| 12:11 pm on Apr 8, 2006 (gmt 0)|
|I keep reading that people only make money from adsense if there site shows no information the viewer wants. Ie if they come to your site and its badly designed or lacking in content they are going to click on an ad and leave your site because your link looks more apealing. |
Our site is in the top 99.95% of most visited web sites - ergo it's not a bad site, and yet Google Adsense generated significantly
lower revenue (for which read 'derisory') than CPM advertising through our site.
| 1:17 pm on Apr 8, 2006 (gmt 0)|
The way I'm starting to think of it is: answer the surfer's original question, but make them ask a new question which the ads might help answer. That fits with the 'where can I buy that model aeroplane glue' example.
| 1:21 pm on Apr 8, 2006 (gmt 0)|
I sell information on my site and experimented with adsense on one of my pages, but yanked it very quickly when I found instead of selling one of my informational products for $3.95 visitors were clicking the ads in an attempt to find the information either cheaper or for free. Sales from this page dropped 40% for two weeks, but went back into the normal range within hours of removing the ads. So in some ways adsense is not always going to be a boon unless you are trying to sell ads.
| 4:31 pm on Apr 8, 2006 (gmt 0)|
Seems you've either got to make a really great site covering everything (and reviews for buying things) or a pretty crappy site where people click adverts simply to get off your site!
| 5:20 pm on Apr 8, 2006 (gmt 0)|
They can just as easily leave your site without clicking on an ad to do so (that little X at the top of each site is very visible). If I find a site that is obviously just for ads, it makes me mad and I leave, without paying the webmaster anything.
The only way we make money is to provide highly relevant content with highly targeted ads. People like what we have to say and if they see more information in an ad next to the content, they click on the ad.
A lousy site may work for awhile, but it won't serve you well in the long run.
| 5:30 pm on Apr 8, 2006 (gmt 0)|
Publishing a website is somewhat, but not entirely different from publishing a magazine or book.
Quality can lead to greater readership and profit. There are magazines I respect and subscribe to. There are authors that can count on me reading their next book, because the last ones they wrote were so good.
Profit can be quite independent of quality - some people want sensationalist pap that is written on a third grade level and isn't that connected to reality.
Ultimately, the business side is a function of the number of readers, the CTR, and the value of the ads. Quality is a good way to get there, but anyone who has surfed the web knows it isn't the only way. For my original site (a rare disease that I have niche), quality and community was always the goal. For my hobby site on collecting cute widgets, I am more interested in experimenting with the business side.
| 5:54 pm on Apr 8, 2006 (gmt 0)|
It's been my experince that people look for easy ( Cheap or Free)answers to everything. In our case people were leaving because the ads made them think of lower cost (read free)options. For example, if I'm selling access to a priceguide for Fred's Blue Widgets @ $3.95 and the adsense ads have listings such as " Barney's Widgets's your source for Fred's New and Discontinued Blue Widgets," what are they going to do? I Know what I'd do, I'd click on "Barney's Widgets" with the idea I could look up the value of my old blue widget on Barney's site for free ;~)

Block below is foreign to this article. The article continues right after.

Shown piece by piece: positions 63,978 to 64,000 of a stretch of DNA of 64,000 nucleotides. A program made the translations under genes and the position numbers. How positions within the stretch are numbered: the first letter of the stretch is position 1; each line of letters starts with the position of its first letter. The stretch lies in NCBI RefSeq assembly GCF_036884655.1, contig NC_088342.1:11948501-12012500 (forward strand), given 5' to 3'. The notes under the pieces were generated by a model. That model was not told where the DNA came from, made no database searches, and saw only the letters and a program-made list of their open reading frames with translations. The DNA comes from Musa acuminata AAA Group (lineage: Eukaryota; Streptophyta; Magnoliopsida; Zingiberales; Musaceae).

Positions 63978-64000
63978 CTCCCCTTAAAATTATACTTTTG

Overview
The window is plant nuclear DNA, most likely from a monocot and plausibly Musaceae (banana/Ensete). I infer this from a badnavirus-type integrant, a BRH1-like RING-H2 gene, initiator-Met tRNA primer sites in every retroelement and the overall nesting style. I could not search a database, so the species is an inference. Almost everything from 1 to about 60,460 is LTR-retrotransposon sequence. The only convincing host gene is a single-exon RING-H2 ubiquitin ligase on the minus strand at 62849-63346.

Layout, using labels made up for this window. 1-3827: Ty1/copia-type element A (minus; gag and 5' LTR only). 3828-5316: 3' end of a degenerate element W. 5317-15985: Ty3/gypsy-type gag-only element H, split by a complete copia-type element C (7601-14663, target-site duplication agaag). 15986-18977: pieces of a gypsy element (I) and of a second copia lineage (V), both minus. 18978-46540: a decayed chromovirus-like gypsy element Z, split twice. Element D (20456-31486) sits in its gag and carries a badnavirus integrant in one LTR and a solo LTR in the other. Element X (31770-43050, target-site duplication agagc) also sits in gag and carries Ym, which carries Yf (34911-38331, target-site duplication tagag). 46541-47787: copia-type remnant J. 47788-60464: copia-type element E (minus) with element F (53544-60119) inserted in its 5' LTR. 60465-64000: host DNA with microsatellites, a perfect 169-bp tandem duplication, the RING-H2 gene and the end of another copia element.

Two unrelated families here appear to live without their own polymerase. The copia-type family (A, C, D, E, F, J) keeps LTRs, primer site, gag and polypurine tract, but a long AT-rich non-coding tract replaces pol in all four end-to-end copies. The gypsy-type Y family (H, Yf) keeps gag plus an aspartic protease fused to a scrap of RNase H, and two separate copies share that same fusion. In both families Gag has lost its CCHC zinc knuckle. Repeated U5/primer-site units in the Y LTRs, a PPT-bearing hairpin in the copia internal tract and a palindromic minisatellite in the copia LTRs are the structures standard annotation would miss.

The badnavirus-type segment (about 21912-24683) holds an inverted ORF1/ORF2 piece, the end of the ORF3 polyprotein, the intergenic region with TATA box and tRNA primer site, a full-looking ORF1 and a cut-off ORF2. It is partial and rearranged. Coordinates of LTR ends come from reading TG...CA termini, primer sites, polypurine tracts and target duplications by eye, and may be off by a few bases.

So in that case instead of getting $3.95, I get five cents, which is why I yanked the ads.
| 9:52 am on Apr 9, 2006 (gmt 0)|
Thanks for all the advice guys. Me putting adsense on my site is a long way off yet... still putting it together. But you've definately made a very good point for not putting ads on pages that I'm selling things on.
I have no intention of making a crappy site to make those few extra adsense bucks.
Afterall who serious aims to make only a medicore site?!
| 10:56 am on Apr 9, 2006 (gmt 0)|
ok, i have one site in which i invest 90% of my labour time and get only 50% of the total revenue. whereas my low-maintenance site with few information generates another 50%.
it's hard to cope with that at the first glance, BUT i need the labour intensive site to obtain the needed traffic volume, to attract repeat visitors long time and to get the viral thing going on.
it all comes down to how you pick up the buying mood and make people ready for the ads. imo the right mix of high-end quality information and cheap exit places focussing the visitor on your aim is the way to go. and if you are in the planning phase, of course a wisely chosen subject, that is naturally a product review type of site.
| 11:32 am on Apr 9, 2006 (gmt 0)|
Its actually a travel webite... on one particular country that i don't think has been 'done' very much on the web. I'm hoping to give loads of info... plus reviews on hotels, attractions, books and possibly travel gear. I can also have info on visas and how to get there and stuff.
| 3:37 pm on Apr 9, 2006 (gmt 0)|
I think people will click on an ad if it interests them, whether its on a page with great content or not so great. However, the content has to be, at least, mildly interesting to generate that interest. Ocassionally, you will get lucky and have the user clicking on an ad if they are desperately looking to purchase a product/service even if the contenet is dreadful and there is a highly relevant ad in view. For this to happen, you have to have the ads in a highly visible spot i.e. at the top. However, an overwhelming number of clicks will come as a result of the reader having read at least a part of the information that you have to offer and there is an ad to match.
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